"Yeah, but you've done plenty he's not been happy with, before." The firm pressure of his hand on hers was more reassuring than his weak grin. "You've looked out for us all through Hogwarts and then kept us alive in the hunt for the Horcruxes. You've always been there, Hermione, and now you need time away from that. You deserve a break; you decided to give that to yourself, so take it."
Saying that she was going to take a break and then actually taking one, despite Ron's feelings on the matter, was easier said than done though.
Because while she'd bought their plane tickets, packed up their house and said her goodbyes, she'd been standing in the empty living room, staring at a photo of the three of them for going on an hour.
"Perhaps the Guilt Giblets won't leave you alone," said Luna, "but we'll never know until we try."
"I don't think I'm ready to," admitted Hermione because as hard as it had been the last few months, there'd been good moments – brilliant ones even and a lot of them had happened in their home.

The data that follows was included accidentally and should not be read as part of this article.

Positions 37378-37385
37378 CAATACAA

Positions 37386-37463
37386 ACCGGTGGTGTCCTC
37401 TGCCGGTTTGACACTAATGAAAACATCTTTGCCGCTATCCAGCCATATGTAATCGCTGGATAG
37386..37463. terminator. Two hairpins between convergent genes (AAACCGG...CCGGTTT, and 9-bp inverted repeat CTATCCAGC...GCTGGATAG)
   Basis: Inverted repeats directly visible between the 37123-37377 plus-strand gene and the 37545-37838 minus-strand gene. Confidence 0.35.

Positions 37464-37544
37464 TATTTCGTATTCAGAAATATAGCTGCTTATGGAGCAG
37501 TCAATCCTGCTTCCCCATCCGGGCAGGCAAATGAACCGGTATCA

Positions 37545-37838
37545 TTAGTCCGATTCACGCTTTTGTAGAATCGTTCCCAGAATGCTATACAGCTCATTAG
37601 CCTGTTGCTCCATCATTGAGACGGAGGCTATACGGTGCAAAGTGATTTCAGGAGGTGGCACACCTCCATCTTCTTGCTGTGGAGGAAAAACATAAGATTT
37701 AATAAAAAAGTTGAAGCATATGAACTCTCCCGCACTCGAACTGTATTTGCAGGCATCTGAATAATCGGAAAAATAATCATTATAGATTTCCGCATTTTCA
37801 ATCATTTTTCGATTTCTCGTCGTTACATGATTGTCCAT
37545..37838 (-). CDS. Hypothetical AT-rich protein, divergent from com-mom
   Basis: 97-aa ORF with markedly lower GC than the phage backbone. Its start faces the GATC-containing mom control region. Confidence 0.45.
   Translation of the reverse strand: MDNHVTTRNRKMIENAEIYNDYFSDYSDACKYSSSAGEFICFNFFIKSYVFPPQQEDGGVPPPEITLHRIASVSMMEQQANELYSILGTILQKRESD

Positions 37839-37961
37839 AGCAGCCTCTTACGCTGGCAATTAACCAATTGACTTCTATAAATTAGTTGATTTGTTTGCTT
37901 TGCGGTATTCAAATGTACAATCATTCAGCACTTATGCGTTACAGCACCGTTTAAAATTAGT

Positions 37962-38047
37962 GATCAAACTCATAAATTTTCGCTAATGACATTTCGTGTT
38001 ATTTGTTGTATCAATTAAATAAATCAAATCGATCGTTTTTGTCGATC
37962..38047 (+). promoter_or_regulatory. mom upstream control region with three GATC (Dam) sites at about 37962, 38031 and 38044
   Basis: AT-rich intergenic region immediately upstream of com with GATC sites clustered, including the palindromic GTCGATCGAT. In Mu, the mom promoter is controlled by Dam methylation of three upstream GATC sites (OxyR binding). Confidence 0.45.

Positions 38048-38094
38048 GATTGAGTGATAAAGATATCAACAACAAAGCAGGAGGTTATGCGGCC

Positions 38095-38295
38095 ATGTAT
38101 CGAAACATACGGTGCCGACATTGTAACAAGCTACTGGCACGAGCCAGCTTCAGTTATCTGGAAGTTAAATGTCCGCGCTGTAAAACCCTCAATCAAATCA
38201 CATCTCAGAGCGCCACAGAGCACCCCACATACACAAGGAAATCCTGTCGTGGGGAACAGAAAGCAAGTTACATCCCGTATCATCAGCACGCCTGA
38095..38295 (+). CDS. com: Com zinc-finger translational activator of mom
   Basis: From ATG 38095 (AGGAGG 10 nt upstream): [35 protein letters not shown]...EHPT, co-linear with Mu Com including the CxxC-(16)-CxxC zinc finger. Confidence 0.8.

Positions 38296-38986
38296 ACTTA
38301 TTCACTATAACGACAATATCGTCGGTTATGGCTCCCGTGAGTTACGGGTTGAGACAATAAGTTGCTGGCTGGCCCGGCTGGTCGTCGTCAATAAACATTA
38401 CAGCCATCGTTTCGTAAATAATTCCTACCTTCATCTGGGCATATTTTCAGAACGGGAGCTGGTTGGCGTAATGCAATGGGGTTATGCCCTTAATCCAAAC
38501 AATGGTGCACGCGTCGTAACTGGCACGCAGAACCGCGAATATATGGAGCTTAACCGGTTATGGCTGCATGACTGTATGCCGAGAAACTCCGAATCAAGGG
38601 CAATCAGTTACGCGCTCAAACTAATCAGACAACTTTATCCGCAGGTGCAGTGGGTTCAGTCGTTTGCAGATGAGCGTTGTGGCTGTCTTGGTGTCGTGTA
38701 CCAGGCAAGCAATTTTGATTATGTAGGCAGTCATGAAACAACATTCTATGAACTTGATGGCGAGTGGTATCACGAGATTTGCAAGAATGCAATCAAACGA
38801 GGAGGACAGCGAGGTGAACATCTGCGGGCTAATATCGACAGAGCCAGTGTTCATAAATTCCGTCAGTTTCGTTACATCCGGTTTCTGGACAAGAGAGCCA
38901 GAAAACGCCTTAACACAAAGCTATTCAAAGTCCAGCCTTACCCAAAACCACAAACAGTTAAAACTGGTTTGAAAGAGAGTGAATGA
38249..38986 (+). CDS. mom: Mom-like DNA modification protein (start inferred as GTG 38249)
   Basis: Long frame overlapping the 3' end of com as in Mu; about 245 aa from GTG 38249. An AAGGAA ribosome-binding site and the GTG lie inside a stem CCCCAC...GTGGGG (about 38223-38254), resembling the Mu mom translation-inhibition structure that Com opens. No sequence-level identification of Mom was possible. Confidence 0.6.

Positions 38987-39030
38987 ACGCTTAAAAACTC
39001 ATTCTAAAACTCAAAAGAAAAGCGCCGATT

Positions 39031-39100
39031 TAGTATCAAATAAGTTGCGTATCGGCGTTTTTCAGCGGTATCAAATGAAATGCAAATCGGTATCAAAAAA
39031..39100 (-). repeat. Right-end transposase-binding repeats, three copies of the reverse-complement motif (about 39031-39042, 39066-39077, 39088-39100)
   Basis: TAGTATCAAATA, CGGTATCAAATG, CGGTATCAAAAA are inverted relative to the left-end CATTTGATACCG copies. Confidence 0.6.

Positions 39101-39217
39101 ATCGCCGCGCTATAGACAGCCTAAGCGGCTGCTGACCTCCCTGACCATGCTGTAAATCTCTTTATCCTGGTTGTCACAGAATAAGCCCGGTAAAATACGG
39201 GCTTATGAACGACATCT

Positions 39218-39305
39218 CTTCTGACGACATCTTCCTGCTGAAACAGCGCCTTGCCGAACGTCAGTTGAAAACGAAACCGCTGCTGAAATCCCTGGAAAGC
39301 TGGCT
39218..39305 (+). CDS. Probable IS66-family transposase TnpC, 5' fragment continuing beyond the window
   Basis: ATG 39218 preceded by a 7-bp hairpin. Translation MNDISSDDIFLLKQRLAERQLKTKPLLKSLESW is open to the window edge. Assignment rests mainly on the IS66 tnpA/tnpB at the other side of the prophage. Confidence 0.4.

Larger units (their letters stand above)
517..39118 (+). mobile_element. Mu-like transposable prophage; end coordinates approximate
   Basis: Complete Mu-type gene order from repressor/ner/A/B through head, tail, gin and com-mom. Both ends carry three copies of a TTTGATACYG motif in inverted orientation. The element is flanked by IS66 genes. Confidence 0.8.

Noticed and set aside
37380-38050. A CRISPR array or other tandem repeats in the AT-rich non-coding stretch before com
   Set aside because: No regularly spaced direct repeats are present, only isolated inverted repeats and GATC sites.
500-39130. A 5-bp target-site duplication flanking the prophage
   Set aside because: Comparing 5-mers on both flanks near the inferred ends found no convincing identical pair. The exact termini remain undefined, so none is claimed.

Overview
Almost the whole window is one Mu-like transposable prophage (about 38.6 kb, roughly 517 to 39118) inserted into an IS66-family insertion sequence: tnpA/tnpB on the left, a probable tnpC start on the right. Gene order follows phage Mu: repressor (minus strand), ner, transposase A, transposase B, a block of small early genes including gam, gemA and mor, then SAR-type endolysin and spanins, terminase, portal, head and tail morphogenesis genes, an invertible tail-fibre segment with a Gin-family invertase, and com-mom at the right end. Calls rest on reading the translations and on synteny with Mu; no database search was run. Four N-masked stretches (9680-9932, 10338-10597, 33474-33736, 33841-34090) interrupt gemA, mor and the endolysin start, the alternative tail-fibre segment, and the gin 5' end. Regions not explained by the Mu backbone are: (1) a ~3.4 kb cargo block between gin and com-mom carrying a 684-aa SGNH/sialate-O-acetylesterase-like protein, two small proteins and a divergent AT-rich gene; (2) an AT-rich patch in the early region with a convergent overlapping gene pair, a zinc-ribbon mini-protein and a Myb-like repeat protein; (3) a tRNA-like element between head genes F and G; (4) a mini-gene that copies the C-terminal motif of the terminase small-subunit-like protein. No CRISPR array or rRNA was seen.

It was a small cottage just outside of Ottery St Catchpole that was a part of her parents real estate portfolio and she'd fled to it from The Burrow. With herself, Luna, Harry, Fleur's parents and sister, Andromeda and Teddy staying there as well as all of the Weasley's (minus Fred) things had gotten a bit claustrophobic. She'd shuddered at the thought of living alone though, and Luna was the only person willing to move out of The Borrow, with her.
Not even after Riddle's death could Hermione have imagined living with Luna Lovegood, but now she couldn't imagine living without her. More times than she cared to count, Hermione had woken from a nightmare so intense that the very idea of sleep, the possibility of going back to a dark place prompted her to shuffle into the living room only to find Luna huddled in front of the fire. They shared the same demons, lived through such dark times that they understood each other – finally. Hermione would be lying if she said that she could've gotten through the nights where she simply couldn't be alone with her memories, without Luna. They'd spent so much time camped in front of the fireplace that Hermione didn't know how she was supposed to leave this house, that fireplace, without feeling a sense of loss.